We all know how frustrating it can be trying to get perfect pictures of your vacation, event, or concert. This gets especially difficult when you have multiple people taking pictures, because you have to coordinate getting those images from everyone. Shoto, an app that saves you from ever having to ask a friend to text, email, or share a Dropbox link to see photos again, has been updated to take full advantage of several key features of iOS 9.
What is Shoto?
Shoto is a free mobile app that lets you discover the photos you and your friends took together. Using your phone’s geotag information embedded in the images, Shoto organizes photographs into albums for secure, private photo sharing. All you need to do is add your contacts into the app, have your friends and family members download Shoto, and the app can recognize which friends were with you taking pictures. The developers say it can do this thanks to an advanced algorithm that reads the location, date and time of your photos, as well as your contacts.
What’s new with Shoto?
To make finding those pictures even easier, you can now search for friends, places, and photos in Shoto directly from the iPhone’s Spotlight search. You can also view all of the shots from a trip or album in the iPhone’s Maps app, making it easy to see the “where” of each image. The developers have also improved the user interface, so getting those pictures is a completely frictionless process.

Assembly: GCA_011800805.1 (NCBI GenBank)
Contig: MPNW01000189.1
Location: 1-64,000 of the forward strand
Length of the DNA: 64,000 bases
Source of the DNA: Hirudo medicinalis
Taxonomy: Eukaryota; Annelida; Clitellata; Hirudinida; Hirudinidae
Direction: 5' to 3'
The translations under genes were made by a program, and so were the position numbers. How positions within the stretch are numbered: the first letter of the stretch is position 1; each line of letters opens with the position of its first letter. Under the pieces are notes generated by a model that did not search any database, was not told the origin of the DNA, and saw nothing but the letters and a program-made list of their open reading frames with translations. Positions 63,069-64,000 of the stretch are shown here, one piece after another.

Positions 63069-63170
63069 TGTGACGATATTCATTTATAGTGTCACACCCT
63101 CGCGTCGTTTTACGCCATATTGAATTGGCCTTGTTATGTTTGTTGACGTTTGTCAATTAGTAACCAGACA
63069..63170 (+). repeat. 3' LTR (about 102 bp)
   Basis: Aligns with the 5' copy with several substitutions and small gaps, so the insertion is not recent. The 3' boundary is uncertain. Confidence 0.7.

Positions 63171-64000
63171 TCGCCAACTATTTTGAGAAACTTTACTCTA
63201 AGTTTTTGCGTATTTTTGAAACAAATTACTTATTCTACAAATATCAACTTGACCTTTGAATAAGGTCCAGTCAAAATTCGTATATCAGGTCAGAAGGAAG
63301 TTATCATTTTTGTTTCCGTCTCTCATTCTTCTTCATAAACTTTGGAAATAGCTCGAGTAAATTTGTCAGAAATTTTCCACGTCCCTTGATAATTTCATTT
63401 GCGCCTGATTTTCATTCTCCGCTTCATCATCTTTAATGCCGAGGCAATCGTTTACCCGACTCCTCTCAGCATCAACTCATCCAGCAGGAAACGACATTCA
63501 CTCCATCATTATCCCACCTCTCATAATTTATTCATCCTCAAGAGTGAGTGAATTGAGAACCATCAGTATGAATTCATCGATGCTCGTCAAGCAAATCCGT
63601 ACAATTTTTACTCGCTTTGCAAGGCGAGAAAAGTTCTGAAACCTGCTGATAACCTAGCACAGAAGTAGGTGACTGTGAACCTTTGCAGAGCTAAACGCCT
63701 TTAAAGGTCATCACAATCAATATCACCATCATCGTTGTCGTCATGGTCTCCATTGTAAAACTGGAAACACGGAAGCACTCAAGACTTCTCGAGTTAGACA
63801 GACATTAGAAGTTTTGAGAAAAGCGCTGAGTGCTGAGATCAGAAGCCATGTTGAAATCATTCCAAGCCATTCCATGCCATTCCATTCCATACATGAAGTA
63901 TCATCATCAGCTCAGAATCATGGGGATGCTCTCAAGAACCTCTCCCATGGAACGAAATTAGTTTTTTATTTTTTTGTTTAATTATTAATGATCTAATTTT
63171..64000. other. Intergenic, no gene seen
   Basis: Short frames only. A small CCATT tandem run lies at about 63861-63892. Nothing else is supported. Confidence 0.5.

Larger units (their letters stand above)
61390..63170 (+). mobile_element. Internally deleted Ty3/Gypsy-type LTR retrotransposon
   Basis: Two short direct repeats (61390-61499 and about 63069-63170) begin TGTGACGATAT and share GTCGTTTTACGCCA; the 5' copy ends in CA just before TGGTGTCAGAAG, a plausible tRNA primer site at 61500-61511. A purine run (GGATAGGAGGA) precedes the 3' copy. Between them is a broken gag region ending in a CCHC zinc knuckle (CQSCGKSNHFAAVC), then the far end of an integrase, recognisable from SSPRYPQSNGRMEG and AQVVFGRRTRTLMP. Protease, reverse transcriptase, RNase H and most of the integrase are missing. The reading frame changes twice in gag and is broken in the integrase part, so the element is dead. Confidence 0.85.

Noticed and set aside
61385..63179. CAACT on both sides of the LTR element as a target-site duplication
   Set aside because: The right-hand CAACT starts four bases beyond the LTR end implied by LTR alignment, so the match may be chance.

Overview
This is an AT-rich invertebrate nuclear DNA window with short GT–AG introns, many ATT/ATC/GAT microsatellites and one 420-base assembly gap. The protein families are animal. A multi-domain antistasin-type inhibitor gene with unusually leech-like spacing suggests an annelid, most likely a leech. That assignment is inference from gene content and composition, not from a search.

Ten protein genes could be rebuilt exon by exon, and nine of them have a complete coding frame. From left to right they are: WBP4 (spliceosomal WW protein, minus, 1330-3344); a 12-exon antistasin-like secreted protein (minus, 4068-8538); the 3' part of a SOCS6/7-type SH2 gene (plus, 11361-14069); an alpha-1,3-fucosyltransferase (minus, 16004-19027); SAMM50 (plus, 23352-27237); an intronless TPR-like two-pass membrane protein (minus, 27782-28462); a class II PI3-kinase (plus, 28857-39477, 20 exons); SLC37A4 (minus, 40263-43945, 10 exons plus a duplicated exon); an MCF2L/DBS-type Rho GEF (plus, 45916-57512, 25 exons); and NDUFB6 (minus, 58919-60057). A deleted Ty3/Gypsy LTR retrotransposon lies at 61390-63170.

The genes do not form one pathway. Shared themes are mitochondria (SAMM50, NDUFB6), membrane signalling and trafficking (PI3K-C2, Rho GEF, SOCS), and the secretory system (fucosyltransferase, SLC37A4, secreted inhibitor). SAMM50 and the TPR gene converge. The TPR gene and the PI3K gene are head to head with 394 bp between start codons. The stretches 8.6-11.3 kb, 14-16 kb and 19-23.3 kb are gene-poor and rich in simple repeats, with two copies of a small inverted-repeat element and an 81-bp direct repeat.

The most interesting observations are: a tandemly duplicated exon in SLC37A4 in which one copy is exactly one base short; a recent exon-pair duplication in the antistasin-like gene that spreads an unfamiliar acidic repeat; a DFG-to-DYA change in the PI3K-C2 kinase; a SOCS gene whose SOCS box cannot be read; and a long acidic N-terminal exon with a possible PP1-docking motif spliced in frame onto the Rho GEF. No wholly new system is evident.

Photo sharing made easier
Thanks to Shoto, you never have to worry about missing a great picture from Yosemite Park again. One of your buds get an awesome shot of El Capitan? Thanks to sharing with Shoto, you’ll be able to easily request those images for your own collection.
Shoto is designed for iPhone, iPad, and iPod touch, and requires iOS 8 or later. Some features, of course, require iOS 9. You can download Shoto for free on the App Store, without any advertisements or in-app purchases.
For more camera app goodness, check out On – Only Night is still in control of your camera and Remember every moment of that next event with Flashgap.